RAMBLING RUMINATIONS. THE PARTING OF THE WAYS. [Newspaper Article] — Tungamah and Lake Rowan Express and St. James Gazette — 23 April 1914
RAMBLING RUMINATIONS. THE PARTING OF TUB WAYS. [By A BOHEMIAN] LIreB thero n man with soul so dead Who nevor to himself bath said "This was my homo, the good old town Wherein I won respect, reuoiVD." If such thero be go mark him woll, And lot us toll his fun'ral knell. -With apologies to poet-lovors. Probably no one is more impressed with the changes which take place in a community from time to tima than the periodical resident. After an ab sence of twelve or eighteen months ho returns to a townBhip to find that the hand of grey-bearded Time, locked in that of the gra-it leveller, Daath, haa been ruthlessly engaged. Ho learnB with genuine dismay and regret that some boon companion, or an old acquaintance, has f illen into the long sleep which knows no wakiog. He is more keenly alert than the permanent resident) to denote the form that has become benf, gnarled, and hoary headed, and to analyse other tell-tale tokens here and there of the decreas ing span of life. He finds that the ch...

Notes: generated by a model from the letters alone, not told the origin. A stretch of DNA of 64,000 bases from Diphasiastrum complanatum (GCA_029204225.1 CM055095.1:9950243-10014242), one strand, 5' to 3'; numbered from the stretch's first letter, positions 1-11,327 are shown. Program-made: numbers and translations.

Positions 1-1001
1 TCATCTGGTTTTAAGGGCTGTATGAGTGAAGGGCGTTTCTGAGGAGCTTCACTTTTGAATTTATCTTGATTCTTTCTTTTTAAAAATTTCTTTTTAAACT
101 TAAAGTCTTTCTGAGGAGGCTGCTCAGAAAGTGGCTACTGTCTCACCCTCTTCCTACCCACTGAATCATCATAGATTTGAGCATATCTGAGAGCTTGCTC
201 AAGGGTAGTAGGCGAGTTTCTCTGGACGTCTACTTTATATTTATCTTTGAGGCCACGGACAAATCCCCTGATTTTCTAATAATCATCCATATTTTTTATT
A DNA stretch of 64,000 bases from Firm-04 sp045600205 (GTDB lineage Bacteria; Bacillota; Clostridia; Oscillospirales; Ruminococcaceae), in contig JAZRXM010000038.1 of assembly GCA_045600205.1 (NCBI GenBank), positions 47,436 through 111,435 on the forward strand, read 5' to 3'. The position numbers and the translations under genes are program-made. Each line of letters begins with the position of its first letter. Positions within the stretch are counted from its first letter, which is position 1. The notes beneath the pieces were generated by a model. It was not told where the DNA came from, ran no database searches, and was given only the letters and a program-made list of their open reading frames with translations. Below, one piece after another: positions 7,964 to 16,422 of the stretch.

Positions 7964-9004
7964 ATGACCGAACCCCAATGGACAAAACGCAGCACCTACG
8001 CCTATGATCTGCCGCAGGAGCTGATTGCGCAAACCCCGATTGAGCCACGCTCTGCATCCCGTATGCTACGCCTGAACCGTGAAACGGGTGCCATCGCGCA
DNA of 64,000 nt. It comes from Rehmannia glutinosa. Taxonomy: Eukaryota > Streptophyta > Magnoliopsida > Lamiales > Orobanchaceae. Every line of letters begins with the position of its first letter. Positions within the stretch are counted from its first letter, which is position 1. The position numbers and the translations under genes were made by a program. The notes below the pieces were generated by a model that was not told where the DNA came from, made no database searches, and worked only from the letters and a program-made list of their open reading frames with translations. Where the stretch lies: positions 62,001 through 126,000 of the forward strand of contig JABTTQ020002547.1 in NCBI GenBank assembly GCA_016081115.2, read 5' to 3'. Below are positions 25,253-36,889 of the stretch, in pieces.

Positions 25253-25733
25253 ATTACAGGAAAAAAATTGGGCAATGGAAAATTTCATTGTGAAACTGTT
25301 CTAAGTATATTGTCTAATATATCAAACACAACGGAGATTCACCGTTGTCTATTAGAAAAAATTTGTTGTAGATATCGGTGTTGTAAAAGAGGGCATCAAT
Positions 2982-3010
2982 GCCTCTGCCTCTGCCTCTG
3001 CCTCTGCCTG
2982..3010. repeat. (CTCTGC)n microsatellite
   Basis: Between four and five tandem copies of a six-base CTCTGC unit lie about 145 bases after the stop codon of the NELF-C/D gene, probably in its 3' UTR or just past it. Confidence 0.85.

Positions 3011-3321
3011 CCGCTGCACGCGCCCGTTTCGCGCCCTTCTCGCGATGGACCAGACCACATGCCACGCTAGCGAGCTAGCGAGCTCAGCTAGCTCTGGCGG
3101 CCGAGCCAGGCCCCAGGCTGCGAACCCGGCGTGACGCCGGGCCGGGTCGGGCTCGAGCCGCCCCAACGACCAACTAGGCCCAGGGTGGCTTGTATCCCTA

FOOTBALL. [Newspaper Article] — Tungamah and Lake Rowan Express and St. James Gazette — 23 April 1914
FOOTBALL. Xho annual meeting of the Wilby Footbal Club waa held at Wilby on Saturday even" ing, 11th iust, whan the president (Mr Geo Dennis) presided over an attendance about 20 players aud supporters. Thc balauce aheet disclosed a substantial credit balance, and it waa unanimously decidcd to re-form the club for the ensuing season. The president intiniatod a desire to bo relieved of the duties this year, as he found it incon venient to attend meetings at Wilby. Mr Peter Cameron was elected in his stead. Messrs D. Pyati, If. Darcy, J. Pigdou, G. Dennis aud G. Drummond wero appointed vice-presidents, and Mr R. Stone consented to act as secretary pro. tern. Messrs W. B. Coghill aud Geo. Lonic wero appointed delegates. The aunual meeting of the Muck&tah Football Club waa held on Saturday, whon there was a good attendance of members. The balance sheet, showing a oredit of £8 8s 6d, waa adopted. It waa decided to re-form the club, and the following officers wero elected:-Preside...
What He Said. [Newspaper Article] — Tungamah and Lake Rowan Express and St. James Gazette — 23 April 1914